Paul Sahre’s (pronounced “say-er”) story should be widely known by now. He is often a design show judge and lecturer. He is widely respected as a designer, with notable posters for New York’s SoHo Rep Theatre, plus numerous book covers, op-art pieces in The New York Times, as well as recent efforts as an author of books. But he remains an enigma—or at least hard to characterize. My first encounter with Sahre left me curious. It was during an interview for STEP’s 2004 Design 100 Annual, in which Sahre served as one of five judges.
STEP obliges its Design 100 judges to make one “top pick.” Most select a thing they find especially well designed and well produced. Sahre selected something that bothered him, something that reminded him of what he considers the unpleasant choices designers face between commerce and art. He called attention to a logo for a state Lotto, juxtaposing it with a silkscreened poster for the arts he liked that was created by the same design team.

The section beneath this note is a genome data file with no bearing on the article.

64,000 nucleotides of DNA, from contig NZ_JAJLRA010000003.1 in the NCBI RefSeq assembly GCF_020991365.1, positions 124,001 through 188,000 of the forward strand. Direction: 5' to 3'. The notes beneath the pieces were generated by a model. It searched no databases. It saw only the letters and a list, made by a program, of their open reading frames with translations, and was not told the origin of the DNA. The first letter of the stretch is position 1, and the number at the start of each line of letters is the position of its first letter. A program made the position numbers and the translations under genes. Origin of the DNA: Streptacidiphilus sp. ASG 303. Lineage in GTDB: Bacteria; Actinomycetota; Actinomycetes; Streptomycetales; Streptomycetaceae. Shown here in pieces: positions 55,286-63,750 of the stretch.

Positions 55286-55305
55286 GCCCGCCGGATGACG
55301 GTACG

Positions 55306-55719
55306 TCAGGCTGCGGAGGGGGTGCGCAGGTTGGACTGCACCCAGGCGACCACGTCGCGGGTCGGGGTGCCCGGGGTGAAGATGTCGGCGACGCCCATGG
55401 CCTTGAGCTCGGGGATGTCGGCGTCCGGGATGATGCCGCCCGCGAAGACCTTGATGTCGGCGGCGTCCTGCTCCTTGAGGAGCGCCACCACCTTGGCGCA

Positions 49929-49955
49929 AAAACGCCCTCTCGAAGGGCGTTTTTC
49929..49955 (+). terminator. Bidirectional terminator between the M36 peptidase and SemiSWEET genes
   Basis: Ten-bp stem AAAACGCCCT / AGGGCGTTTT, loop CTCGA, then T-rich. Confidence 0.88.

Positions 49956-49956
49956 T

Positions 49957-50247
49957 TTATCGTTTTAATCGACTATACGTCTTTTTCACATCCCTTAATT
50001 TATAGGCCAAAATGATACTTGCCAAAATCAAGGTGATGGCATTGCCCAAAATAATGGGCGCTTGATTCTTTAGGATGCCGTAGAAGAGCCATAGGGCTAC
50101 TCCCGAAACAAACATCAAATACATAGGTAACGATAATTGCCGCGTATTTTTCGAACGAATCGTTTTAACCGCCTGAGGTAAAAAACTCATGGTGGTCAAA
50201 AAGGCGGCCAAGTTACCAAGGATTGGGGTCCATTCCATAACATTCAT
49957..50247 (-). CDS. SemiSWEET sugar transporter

Sahre intended his comparison to make a larger point, that even the best designers face difficult choices: Work they love for clients they love and work they need to make ends meet that sometimes originates from clients with whom they may feel conflicted.
Sahre said then, “On the [one] hand, I know things like this [are sometimes] necessary to keep things afloat and to allow you to do work you love. But where and when do you draw the line? I’ve faced my own difficult choices in my career. The thing about thresholds is sometimes they move depending upon your economic circumstances.”